March 28 – Charlotte’s Web/Bridge to Terabithia – scholar Dr. Brian Cowlishaw, Northeastern State University (BAAD 170)
April 18 – Roll of Thunder/I Am the Cheese – scholar, Ms. Helen Clements, Oklahoma State University (BAAD 170)-

So, please consider joining us for a lively book discussion. Light snacks will be servedDon’t forget to follow us on Facebook and Twitter for more information about these and other events.

Posted by Dr. Pamela Louderback

Get Caught Reading a Banned Book!

banned“If  you only read the books that everyone else is reading, you can only think what everyone else is thinking.” ― Haruki Murikami

Did you know that September 25th- October 1st is Banned Books Week? While it may sound strange to celebrate books that people have tried to ban, Banned Books Week celebrates the right to free and open access to materials. Click below this picture to take a look at a list of banned books and the reasons that people wanted to ban them:

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Click here to see the full infographic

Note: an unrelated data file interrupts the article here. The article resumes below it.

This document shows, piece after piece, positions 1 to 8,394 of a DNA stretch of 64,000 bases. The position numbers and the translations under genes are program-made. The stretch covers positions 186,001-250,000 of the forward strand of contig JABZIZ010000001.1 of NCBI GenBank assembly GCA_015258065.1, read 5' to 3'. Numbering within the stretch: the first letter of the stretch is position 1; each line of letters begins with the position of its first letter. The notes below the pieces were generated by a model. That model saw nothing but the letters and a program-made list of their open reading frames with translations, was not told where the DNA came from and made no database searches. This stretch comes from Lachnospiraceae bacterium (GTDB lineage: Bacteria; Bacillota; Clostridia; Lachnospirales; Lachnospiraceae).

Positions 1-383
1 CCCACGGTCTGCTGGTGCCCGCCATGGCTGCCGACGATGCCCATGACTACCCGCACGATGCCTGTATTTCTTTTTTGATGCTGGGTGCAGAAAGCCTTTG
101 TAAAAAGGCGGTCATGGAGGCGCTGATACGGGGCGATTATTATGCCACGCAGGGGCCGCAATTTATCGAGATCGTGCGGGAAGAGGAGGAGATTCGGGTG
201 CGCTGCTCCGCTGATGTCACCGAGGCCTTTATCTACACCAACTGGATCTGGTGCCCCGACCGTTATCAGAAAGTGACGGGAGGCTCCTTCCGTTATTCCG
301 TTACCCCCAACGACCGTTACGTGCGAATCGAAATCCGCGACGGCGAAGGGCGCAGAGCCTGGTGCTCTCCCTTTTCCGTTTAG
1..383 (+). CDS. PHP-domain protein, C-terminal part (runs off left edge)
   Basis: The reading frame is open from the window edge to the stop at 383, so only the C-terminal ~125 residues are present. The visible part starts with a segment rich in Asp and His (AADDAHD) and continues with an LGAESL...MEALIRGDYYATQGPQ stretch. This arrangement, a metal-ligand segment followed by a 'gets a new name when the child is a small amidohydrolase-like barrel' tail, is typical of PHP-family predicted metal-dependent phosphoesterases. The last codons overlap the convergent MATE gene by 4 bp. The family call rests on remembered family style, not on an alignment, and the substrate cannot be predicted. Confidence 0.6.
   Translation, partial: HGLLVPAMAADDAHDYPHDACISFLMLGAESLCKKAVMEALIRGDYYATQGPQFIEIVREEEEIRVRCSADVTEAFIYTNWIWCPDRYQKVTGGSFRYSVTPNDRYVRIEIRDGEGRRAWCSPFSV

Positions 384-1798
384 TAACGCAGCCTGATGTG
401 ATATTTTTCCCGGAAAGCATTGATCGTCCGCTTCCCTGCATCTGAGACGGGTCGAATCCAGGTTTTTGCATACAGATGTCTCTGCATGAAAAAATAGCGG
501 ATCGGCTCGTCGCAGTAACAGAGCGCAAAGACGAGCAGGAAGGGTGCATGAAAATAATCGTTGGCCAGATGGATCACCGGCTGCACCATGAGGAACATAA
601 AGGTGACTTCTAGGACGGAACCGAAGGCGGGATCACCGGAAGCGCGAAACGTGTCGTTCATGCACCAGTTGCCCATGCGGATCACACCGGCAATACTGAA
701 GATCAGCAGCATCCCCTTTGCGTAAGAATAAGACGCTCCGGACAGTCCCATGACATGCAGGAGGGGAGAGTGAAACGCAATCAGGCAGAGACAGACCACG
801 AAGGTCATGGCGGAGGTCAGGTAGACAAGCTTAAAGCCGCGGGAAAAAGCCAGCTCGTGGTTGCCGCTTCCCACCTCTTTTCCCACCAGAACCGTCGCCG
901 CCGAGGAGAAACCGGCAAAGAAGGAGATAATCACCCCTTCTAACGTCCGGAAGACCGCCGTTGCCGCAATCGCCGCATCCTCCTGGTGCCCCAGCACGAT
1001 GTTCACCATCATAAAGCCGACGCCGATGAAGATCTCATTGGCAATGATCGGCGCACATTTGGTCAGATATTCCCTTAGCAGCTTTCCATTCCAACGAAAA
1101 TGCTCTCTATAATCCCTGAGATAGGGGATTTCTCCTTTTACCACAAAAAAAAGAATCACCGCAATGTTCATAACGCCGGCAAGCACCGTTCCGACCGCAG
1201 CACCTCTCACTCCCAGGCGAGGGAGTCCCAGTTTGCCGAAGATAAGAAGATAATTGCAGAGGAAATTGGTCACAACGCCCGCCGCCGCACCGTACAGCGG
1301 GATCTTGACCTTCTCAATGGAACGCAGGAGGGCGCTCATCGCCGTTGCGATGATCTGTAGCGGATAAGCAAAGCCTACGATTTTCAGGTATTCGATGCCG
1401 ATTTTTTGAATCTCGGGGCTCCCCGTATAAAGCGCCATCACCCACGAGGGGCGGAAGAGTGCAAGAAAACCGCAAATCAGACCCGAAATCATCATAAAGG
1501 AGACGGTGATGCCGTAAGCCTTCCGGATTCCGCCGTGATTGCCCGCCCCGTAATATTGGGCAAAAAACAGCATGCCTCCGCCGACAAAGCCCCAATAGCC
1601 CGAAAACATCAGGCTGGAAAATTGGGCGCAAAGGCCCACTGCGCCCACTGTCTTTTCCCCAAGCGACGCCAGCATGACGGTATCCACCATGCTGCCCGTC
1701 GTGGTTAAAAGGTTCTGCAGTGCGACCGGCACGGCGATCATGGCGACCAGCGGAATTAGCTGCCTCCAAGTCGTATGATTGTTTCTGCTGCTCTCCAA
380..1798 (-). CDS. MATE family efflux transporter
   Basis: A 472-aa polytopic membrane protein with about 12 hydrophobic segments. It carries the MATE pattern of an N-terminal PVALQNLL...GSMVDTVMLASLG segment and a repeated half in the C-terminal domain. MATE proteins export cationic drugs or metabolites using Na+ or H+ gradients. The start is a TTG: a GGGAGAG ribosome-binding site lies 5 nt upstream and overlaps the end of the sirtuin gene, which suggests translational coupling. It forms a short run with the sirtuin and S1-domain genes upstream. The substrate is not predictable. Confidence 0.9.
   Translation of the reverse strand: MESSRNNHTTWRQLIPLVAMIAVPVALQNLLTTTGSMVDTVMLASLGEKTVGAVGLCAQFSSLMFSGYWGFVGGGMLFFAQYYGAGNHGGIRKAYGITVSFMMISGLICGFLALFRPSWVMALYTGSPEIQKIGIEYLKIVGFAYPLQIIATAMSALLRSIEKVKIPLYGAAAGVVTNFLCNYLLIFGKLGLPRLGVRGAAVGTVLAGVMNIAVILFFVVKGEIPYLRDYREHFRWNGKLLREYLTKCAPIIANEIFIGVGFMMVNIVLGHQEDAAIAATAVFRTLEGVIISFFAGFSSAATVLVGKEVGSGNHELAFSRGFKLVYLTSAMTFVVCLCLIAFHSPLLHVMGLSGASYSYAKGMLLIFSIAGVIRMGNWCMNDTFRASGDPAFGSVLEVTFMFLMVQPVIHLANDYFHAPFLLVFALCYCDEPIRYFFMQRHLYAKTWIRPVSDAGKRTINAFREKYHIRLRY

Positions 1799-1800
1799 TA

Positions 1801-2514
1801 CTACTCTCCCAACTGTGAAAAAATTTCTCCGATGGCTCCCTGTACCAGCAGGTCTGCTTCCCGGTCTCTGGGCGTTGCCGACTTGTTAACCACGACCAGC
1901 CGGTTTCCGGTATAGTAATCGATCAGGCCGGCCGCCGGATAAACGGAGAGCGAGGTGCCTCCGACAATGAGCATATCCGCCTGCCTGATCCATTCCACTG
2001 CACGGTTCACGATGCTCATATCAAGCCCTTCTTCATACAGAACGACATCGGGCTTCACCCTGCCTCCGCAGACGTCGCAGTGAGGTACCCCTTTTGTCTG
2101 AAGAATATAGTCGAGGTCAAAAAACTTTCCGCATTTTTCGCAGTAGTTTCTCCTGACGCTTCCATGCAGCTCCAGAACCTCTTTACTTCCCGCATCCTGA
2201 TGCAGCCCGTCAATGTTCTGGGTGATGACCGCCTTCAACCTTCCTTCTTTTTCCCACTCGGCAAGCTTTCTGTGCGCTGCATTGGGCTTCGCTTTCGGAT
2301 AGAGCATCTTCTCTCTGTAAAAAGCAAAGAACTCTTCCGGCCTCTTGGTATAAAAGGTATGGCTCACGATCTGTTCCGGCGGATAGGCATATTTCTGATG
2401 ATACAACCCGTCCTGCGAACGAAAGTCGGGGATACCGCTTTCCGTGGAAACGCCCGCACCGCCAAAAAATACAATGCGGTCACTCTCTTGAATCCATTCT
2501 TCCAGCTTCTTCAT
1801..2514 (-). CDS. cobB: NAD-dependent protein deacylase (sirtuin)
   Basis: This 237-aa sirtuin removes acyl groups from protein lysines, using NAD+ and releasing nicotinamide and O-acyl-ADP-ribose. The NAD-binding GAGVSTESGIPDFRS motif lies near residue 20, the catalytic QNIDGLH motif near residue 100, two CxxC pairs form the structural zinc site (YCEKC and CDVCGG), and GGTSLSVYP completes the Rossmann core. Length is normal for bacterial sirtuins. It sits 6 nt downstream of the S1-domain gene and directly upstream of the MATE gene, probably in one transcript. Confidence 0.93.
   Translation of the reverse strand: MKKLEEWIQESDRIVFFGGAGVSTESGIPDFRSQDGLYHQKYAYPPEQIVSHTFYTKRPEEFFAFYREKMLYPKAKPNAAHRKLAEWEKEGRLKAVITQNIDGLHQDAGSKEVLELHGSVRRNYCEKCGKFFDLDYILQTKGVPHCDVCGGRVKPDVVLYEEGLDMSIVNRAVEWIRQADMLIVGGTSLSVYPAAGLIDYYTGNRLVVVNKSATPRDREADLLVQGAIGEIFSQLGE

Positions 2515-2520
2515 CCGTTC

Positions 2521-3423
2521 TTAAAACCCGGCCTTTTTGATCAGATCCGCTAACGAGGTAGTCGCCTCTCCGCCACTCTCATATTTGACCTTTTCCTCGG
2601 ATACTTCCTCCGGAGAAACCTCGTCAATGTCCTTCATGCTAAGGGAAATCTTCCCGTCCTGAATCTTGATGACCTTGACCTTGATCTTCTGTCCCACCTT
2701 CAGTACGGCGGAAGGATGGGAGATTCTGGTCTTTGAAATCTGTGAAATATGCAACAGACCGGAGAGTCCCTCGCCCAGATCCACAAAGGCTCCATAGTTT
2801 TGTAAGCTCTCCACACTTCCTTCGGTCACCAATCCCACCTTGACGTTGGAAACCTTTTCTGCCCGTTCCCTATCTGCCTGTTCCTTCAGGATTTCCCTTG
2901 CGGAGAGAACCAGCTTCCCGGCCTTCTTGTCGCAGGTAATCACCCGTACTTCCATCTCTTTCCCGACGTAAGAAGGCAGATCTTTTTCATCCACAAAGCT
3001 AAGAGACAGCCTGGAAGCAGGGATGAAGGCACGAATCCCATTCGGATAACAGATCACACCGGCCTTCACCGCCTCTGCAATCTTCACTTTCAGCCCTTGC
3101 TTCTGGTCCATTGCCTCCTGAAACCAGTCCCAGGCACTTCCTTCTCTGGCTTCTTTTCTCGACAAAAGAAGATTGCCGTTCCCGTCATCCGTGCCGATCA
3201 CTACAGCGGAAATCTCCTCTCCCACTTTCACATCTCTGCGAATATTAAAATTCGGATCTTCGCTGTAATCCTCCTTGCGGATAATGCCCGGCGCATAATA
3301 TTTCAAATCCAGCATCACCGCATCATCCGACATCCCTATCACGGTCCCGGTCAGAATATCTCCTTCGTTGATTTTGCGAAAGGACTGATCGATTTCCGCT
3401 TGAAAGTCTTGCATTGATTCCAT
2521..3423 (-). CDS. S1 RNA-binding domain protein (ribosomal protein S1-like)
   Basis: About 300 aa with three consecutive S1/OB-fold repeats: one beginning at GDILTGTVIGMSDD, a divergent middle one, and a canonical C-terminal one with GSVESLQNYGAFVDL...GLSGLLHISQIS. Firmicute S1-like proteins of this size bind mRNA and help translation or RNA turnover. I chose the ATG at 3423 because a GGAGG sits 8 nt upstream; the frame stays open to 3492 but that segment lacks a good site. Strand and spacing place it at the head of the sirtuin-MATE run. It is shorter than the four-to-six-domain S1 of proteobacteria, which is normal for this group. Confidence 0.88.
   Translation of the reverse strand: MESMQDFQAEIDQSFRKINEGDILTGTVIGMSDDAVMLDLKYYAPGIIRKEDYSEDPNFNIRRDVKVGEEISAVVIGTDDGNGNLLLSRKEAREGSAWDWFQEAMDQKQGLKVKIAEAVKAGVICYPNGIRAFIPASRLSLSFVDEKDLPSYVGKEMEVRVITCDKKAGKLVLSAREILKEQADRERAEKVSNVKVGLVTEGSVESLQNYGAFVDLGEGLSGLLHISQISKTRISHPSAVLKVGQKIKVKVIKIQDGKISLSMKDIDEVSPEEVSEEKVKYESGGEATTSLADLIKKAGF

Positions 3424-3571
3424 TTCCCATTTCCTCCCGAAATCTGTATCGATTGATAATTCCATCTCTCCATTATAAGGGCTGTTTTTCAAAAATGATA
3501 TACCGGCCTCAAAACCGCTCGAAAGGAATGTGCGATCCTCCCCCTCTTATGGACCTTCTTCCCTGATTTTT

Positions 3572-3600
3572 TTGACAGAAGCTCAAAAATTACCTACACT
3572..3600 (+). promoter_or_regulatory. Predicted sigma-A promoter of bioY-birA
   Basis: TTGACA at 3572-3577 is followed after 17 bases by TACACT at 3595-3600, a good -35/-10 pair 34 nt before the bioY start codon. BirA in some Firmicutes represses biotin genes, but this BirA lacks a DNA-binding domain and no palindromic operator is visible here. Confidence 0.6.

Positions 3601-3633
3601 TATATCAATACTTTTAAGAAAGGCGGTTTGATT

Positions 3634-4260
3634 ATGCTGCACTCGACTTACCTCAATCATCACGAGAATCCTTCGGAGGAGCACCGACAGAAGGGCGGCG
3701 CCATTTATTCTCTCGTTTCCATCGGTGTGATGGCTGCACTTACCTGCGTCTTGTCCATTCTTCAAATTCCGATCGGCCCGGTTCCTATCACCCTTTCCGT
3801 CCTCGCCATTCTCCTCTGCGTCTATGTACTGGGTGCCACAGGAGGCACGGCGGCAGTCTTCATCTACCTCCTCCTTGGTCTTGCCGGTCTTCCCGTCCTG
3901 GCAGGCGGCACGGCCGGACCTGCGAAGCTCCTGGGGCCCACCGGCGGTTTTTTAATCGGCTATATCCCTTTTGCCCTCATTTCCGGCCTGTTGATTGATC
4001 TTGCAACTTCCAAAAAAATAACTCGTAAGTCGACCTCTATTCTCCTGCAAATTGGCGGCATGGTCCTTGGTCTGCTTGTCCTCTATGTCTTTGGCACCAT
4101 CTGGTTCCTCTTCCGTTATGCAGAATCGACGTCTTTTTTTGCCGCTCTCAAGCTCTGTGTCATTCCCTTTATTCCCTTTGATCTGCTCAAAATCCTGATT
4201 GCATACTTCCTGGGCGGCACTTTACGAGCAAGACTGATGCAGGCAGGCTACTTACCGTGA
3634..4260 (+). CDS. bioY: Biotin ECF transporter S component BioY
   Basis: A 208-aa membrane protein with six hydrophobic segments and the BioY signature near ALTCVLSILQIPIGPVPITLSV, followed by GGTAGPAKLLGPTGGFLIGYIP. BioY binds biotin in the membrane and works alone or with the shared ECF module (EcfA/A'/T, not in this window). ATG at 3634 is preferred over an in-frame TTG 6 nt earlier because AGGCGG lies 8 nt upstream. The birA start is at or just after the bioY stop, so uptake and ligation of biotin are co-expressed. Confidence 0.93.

Were you surprised by any of the books included on this list or the reasons people wanted to ban them? Do your part this Banned Books Week by reading a challenged book and stand up for your right to read! Be sure to also check out our Banned Books Display located on the 2nd floor of the library:

NSU Receives BIG READ literacy grant – A Variety of Events Planned

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The National Endowment for the Arts announced the latest round of Big Read grants. Seventy-seven nonprofit organizations received grants totaling more than $1 million to host a Big Read project between September 2014 and June 2015.